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Semin Hematol. 1999 Apr;36(2):128-38.

Nodal monocytoid B-cell lymphoma (nodal marginal-zone B-cell lymphoma).

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  • 1Department of Hematopathology, University of Southern California, Los Angeles, USA.


Benign monocytoid B cells are seen in lymph nodes in different types of lymphadenitis and they occur in the form of clusters within and around sinuses and in the interfollicular areas, but rarely completely surround benign follicles to produce a marginal-zone pattern. The cytologic hallmark of these cells is the presence of abundant pale to clear cytoplasm; these cells usually are of medium size, and they have a rather bland-appearing, irregular nuclei with inconspicuous nucleoli. Malignant monocytoid B-cell proliferations in a lymph node have been classified as monocytoid B-cell lymphomas (MBCL), which are now called nodal marginal-zone B-cell lymphoma (MZL) in the World Health Organization (WHO) classification. In the recently published clinical evaluation of the International Lymphoma Study Group classification of non-Hodgkin's lymphoma, 25 of 1,378 cases (1.8%) were classified as primary MZL, whereas four times as many cases (105 or 7.6%) were classified as low-grade mucosa-associated lymphoid tissue (MALT)-type lymphoma. Transformation to large-cell lymphoma at the time of diagnosis was seen in five of 25 (20%) cases of nodal MZL and in 32 of 105 (30%) cases of MALT-type lymphoma. Comparison of the clinical findings at presentation and the survival results indicate that nodal MZL is more aggressive clinically than low-grade MALT-type lymphoma. For example, patients with nodal MZL had a significantly higher incidence of advanced-stage disease, including peripheral and paraaortic lymphadenopathy, than those with MALT-type lymphoma. Moreover, patients with nodal MZL had lower 5-year overall survival and failure-free survival than patients with MALT type lymphoma. When analysis was restricted to those patients with zero to three adverse risk factors in the International Prognostic Index, patients with nodal MZL still had a significantly lower overall and failure-free survival at 5 years than patients with MALT-type lymphoma. We conclude that nodal MZL is a distinctive disease entity and is similar to other low-grade nodal lymphomas, such as the follicular or small lymphocytic lymphomas, but different than MALT-type lymphoma.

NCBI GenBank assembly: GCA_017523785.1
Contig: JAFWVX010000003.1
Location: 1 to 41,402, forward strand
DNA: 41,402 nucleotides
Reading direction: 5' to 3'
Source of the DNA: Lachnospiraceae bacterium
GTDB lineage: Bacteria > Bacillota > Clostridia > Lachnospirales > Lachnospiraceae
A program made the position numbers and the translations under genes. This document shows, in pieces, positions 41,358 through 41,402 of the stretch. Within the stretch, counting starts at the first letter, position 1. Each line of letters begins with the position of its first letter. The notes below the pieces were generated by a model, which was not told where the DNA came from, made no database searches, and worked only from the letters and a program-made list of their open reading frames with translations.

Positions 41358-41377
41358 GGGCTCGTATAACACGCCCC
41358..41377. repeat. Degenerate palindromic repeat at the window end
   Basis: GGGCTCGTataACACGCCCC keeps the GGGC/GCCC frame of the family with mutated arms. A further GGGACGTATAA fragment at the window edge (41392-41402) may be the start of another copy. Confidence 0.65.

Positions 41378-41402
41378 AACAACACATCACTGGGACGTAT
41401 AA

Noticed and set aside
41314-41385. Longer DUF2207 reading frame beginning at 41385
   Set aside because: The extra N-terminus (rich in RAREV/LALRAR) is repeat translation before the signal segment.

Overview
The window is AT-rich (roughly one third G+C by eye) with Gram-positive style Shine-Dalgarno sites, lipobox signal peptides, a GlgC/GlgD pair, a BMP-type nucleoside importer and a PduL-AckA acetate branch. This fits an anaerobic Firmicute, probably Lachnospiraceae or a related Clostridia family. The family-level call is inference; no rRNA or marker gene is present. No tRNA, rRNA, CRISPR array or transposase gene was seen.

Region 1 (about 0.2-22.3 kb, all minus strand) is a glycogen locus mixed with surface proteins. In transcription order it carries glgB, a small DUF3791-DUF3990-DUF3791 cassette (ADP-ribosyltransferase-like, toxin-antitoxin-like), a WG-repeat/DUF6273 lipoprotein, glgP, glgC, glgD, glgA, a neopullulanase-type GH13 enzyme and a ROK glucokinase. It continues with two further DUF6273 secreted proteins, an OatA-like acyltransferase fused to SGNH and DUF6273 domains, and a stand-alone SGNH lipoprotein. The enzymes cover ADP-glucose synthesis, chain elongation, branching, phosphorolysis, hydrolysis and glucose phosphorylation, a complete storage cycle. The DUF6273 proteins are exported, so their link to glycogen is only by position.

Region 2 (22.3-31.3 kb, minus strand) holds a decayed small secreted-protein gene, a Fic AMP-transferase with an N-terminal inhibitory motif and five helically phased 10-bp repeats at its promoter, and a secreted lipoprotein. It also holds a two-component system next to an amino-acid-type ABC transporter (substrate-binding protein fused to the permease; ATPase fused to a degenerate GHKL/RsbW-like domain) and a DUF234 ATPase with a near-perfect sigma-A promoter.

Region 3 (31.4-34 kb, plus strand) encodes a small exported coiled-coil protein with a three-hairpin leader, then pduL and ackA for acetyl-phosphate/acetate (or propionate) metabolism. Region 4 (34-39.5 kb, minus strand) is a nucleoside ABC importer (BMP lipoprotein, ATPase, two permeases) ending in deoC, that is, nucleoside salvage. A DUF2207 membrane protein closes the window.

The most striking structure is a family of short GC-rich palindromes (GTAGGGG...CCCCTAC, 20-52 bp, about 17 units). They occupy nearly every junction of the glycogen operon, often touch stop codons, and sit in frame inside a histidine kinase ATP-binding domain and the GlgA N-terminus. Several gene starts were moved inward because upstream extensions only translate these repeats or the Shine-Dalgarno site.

[PubMed - indexed for MEDLINE]
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